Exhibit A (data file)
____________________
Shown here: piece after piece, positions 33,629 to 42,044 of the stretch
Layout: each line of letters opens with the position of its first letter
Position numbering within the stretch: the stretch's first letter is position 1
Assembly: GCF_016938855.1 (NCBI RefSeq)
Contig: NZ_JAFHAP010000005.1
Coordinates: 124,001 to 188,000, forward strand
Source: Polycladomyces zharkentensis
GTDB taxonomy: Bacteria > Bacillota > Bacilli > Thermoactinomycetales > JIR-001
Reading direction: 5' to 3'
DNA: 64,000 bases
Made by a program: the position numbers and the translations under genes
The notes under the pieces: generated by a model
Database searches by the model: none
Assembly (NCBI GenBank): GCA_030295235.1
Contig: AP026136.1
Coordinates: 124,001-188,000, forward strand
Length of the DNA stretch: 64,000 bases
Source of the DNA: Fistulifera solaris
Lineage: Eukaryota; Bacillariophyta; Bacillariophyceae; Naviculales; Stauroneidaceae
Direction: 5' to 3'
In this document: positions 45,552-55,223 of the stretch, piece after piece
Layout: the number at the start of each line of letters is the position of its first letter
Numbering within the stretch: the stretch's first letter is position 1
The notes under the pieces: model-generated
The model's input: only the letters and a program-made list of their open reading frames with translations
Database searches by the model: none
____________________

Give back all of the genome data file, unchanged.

Shown here: piece after piece, positions 33,629 to 42,044 of the stretch
Layout: each line of letters opens with the position of its first letter
Position numbering within the stretch: the stretch's first letter is position 1
Assembly: GCF_016938855.1 (NCBI RefSeq)
Contig: NZ_JAFHAP010000005.1
Coordinates: 124,001 to 188,000, forward strand
Source: Polycladomyces zharkentensis
GTDB taxonomy: Bacteria > Bacillota > Bacilli > Thermoactinomycetales > JIR-001
Reading direction: 5' to 3'
DNA: 64,000 bases
Made by a program: the position numbers and the translations under genes
The notes under the pieces: generated by a model
Database searches by the model: none
Assembly (NCBI GenBank): GCA_030295235.1
Contig: AP026136.1
Coordinates: 124,001-188,000, forward strand
Length of the DNA stretch: 64,000 bases
Source of the DNA: Fistulifera solaris
Lineage: Eukaryota; Bacillariophyta; Bacillariophyceae; Naviculales; Stauroneidaceae
Direction: 5' to 3'
In this document: positions 45,552-55,223 of the stretch, piece after piece
Layout: the number at the start of each line of letters is the position of its first letter
Numbering within the stretch: the stretch's first letter is position 1
The notes under the pieces: model-generated
The model's input: only the letters and a program-made list of their open reading frames with translations
Database searches by the model: none